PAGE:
Farzana Parveen is just one of many women that will be killed this year in Pakistan. Many of their deaths will be administered by family members. And thinking for themselves will be their crimes. These types of killings, (no! wait!) any type of killing is wrong! For any reason!
As an American, as a woman, someone’s daughter, someone’s sister, someone’s niece, someone’s aunt, and someone’s mother, I feel the women in Pakistan should have the right to marry the man of their choice! They should have the right to marry for love. They should have the rights to decide if they want to continue cultural tradition in allowing their family to pick their husband. But they should not be killed for any reason; and certainly not because they used their brain.
These women are not cash cows! Yet, cultural practice deems them so! And because Farzana Parveen used her brain to stand up for her dignity she was stoned to death. The organ that made her Farzana Parveen was smashed out of her body. And no one stepped up to the plate to help her.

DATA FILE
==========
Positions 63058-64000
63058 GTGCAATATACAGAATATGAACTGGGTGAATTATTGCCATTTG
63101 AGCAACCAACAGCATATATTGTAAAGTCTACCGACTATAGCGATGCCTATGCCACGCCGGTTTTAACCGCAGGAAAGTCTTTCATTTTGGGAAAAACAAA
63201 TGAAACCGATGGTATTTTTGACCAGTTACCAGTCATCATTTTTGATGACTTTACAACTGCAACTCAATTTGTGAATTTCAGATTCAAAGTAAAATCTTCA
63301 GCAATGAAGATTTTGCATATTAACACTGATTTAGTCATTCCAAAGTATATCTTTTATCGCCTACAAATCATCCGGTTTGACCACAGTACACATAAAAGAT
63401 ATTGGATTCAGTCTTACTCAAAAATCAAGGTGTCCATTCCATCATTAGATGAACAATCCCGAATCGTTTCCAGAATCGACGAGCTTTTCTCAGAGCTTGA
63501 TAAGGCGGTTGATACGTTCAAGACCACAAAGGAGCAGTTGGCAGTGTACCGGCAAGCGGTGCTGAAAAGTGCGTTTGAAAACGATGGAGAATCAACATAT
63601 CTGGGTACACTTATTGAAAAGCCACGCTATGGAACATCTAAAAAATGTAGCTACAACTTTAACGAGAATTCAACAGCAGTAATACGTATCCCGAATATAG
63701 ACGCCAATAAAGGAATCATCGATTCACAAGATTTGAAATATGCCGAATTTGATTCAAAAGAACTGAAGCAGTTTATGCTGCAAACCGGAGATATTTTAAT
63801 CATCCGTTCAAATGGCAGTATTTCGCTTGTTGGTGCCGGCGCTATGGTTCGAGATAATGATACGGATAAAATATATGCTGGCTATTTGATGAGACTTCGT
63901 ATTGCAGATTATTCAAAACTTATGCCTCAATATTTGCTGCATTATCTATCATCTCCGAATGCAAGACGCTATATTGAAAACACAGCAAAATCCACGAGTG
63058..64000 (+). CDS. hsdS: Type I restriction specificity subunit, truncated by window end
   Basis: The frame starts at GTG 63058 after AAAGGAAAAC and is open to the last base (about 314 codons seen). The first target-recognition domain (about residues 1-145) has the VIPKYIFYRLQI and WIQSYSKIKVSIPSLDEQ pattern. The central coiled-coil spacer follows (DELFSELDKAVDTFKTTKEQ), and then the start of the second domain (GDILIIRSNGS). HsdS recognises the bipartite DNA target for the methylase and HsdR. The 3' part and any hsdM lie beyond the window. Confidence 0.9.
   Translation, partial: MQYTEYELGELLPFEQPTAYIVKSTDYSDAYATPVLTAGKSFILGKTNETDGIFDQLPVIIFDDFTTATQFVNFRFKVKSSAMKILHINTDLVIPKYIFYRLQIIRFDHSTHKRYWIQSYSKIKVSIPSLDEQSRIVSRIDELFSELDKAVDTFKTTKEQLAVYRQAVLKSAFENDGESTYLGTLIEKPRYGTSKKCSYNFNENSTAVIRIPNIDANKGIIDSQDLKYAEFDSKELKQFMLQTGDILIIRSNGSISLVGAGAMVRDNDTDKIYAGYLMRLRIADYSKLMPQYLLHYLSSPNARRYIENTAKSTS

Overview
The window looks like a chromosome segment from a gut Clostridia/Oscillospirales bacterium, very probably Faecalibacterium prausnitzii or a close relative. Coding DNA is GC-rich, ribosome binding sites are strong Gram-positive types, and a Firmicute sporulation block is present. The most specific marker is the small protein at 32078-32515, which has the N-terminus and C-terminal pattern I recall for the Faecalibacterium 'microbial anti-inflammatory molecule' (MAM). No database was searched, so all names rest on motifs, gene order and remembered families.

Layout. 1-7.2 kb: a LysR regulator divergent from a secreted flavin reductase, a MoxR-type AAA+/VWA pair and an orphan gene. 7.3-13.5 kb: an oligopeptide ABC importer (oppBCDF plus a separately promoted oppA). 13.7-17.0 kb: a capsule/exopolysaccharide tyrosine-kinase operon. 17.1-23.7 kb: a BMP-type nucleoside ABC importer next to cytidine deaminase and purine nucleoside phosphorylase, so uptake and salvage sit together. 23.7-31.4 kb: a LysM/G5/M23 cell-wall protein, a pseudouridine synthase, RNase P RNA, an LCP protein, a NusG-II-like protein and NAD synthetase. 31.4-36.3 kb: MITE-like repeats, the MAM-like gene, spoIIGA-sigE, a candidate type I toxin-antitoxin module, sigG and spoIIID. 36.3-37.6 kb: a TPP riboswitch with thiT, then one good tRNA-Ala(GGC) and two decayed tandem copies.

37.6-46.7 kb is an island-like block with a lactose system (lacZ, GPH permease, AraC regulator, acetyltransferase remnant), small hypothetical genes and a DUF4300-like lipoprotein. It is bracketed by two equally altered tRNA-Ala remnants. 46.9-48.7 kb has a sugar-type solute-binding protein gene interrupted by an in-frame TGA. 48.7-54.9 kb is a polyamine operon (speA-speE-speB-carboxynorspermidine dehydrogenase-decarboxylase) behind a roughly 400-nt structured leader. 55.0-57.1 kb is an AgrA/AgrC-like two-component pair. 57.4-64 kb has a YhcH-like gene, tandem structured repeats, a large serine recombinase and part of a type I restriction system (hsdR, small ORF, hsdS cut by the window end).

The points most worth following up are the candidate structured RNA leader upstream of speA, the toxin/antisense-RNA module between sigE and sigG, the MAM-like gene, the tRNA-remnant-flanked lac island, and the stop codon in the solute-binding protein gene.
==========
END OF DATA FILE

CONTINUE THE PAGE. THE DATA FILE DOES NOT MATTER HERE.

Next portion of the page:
The men in her family that brutally attacked her and the men on the streets of Pakistan that sat/stood by and watched this unthinkable crime publicly dishonored themselves. There is no honor in a mob killing let alone killing a helpless pregnant woman!
And as for supporting my argument below:
“Call it what you may but this was not a religious honor killing. This senseless act was a killing of selfishness. It had nothing to do with religion but everything to do with monetary disappointments. And sadly religion of any kind, mainly Christians, are being blamed here for this horrific act. Only far left wing and far right wing groups would partake in an inhuman act; and, thus, called themselves justified. The ex-boy friend was upset because he had something to gain from the marriage of convenience and lost it when she married for love. The father was upset because the man she married didn’t have as much as the man he choose. So after she failed to leave the man she loved and professed her love in court the father was angered even more because of his monetary losses! Therefore, they killed her out of anger and the rest went along because they failed to use their small brains. So! No! This was not a religious act! This was a crime of economy! A crime that can be considered as a selfish monetarily motivated act and it didn’t happen in America! And all involved should be captured and tried for murder.” –Annette Harrison
Tune in next time! But remember to prayer and or do something to help other’s.